The real implications of impeachment for American Jews

While some focus on anti-Semitic conspiracy theories, the problem is that hyperpartisanship is unraveling the bipartisan consensus on Jewish issues like anti-Semitism and Israel.

Rep. Jerry Nadler (D-N.Y.), chair of the House Judiciary Committee. Source: Screenshot.
Rep. Jerry Nadler (D-N.Y.), chair of the House Judiciary Committee. Source: Screenshot.
Jonathan S. Tobin. Photo by Tzipora Lifchitz.
Jonathan S. Tobin
Jonathan S. Tobin is editor-in-chief of JNS (Jewish News Syndicate). Follow him @jonathans_tobin.

Whether you support or oppose the effort to impeach and remove President Donald Trump from office, there’s little doubt that this historic battle is now dominating the American political landscape in a way so as to sideline every other issue or to turn them into impeachment sidebars. Unbelievably, that has also become true when it comes to concern over the rising tide of anti-Semitism that is sweeping across the globe.

Perhaps it was inevitable that conspiracy theorists would start spinning impeachment as a Jewish plot. But it was nonetheless jarring when a heretofore obscure website called Tru News began to air rants from a preacher who labeled impeachment a “Jew plot” to take down Trump. An extremist site called The Unz Review also published equally sinister claims about the role of Jews in impeachment.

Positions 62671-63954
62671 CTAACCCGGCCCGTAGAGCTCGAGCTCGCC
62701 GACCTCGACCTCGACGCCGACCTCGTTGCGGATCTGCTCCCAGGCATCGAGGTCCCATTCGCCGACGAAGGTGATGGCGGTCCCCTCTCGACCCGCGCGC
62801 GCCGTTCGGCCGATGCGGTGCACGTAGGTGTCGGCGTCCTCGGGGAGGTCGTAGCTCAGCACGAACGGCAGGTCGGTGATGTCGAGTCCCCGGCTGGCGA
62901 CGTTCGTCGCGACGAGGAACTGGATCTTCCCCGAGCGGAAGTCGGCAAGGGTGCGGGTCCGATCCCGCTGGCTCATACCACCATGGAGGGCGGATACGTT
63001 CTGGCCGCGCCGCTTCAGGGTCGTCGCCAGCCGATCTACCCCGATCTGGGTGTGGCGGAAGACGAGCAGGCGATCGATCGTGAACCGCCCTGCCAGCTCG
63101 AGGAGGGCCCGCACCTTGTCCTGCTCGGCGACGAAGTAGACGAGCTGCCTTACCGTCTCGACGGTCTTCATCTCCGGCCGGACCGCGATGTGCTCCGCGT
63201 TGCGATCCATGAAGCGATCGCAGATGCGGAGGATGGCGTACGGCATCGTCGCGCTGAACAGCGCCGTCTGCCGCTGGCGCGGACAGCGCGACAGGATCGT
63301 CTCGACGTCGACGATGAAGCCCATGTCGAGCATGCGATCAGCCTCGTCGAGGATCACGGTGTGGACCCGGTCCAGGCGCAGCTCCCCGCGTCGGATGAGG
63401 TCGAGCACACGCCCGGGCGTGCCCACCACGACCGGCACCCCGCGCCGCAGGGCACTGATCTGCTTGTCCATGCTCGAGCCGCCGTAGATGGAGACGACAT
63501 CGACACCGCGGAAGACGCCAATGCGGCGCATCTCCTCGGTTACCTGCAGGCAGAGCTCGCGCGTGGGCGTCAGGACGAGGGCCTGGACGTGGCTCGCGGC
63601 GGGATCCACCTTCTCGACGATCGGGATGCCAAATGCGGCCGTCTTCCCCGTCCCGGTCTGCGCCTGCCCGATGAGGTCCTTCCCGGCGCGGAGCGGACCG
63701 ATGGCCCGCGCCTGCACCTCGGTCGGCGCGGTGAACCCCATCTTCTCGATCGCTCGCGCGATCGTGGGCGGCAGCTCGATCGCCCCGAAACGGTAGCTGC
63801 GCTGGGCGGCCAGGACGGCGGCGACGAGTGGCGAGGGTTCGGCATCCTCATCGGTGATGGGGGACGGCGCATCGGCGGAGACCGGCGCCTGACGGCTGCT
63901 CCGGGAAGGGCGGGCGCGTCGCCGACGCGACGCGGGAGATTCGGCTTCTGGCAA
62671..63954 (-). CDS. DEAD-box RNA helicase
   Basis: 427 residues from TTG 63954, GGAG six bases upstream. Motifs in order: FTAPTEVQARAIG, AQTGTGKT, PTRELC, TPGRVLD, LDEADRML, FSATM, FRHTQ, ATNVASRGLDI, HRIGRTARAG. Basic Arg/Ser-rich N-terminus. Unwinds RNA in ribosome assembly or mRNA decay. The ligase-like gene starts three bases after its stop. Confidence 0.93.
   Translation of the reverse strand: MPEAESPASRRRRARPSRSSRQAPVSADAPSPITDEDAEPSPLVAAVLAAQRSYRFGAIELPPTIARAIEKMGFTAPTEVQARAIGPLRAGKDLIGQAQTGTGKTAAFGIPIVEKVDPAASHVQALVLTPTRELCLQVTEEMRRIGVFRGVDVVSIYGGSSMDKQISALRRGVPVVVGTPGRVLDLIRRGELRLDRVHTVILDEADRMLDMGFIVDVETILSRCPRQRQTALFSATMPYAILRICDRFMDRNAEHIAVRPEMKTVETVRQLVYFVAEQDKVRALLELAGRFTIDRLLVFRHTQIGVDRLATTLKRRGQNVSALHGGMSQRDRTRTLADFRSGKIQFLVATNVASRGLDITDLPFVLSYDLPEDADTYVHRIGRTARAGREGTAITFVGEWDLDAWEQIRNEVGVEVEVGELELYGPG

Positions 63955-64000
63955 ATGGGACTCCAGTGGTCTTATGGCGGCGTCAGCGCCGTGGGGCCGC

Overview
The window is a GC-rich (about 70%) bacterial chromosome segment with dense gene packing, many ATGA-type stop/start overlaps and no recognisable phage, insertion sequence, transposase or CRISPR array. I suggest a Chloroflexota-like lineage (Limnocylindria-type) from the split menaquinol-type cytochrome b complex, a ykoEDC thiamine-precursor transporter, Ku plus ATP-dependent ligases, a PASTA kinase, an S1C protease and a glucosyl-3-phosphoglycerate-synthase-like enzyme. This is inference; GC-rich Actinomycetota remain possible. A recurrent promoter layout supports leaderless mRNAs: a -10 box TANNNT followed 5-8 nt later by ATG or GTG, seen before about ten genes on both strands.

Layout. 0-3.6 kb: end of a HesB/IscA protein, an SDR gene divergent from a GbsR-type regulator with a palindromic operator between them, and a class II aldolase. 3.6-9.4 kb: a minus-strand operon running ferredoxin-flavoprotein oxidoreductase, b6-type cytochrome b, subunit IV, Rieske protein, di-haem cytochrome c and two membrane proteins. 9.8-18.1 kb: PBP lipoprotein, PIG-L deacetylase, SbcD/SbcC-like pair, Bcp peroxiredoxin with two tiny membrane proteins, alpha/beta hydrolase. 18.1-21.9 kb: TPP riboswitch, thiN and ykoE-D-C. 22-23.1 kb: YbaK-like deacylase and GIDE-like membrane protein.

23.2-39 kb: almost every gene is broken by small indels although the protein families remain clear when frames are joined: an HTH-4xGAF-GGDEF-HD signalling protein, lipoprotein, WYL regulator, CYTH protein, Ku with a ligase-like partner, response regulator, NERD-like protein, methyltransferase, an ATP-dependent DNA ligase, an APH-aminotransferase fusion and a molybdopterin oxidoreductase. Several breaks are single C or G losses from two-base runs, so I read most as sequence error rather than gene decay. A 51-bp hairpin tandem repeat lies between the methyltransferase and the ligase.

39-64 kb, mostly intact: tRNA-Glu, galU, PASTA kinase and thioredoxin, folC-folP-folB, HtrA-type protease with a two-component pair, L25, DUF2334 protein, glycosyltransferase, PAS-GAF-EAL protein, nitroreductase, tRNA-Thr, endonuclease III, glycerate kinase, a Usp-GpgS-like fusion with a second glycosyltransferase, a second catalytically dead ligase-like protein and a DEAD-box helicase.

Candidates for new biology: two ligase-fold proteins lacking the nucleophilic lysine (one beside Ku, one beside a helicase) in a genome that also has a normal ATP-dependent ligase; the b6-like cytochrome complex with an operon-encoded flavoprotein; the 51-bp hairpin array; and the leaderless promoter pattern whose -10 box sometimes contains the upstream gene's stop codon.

This is familiar territory for those who have studied The Protocols of the Elders of Zion forgery that has been used by Jew-haters of every variety to justify conspiracy theories for more than a century. And it’s also catnip for those who, for partisan reasons of their own, have concocted a narrative in which any act of anti-Semitism can be blamed on Trump.

Like all conspiracy theories, there is a kernel of truth in that there are a great many Jewish individuals playing key roles in the impeachment drama. But neither Reps. Adam Schiff (D-Calif.) or Jerold Nadler (D-N.Y.)—the chairs of key House committees behind the Democratic push—nor supporters of Trump’s position, like Harvard Law professor emeritus Alan Dershowitz, did so as Jews or in defense of Jewish interests.

More importantly, neither Trump nor anyone else in the White House has ever blamed what Republicans not unreasonably believe is an effort to undo the results of the 2016 presidential election on the Jews. Like everything else that emanates from the fever swamps of the far-right and the far-left, anything that happens will always be fodder for their attempts to blame the Jews for everything.

And nothing Trump does to condemn and even prosecute acts of anti-Semitism or in his unprecedented level of support for the State of Israel will ever convince his partisan foes that he can’t be held somehow responsible for crackpots who actually virulently oppose his stands on Jewish issues. Which is why any time spent obsessing about whether impeachment will feed anti-Jewish conspiracy theorists is pointless. Those who highlight the roles of Jewish individuals to make impeachment a “Jewish story” are following the lead of extremists and creating far more heat than they are shedding light on events.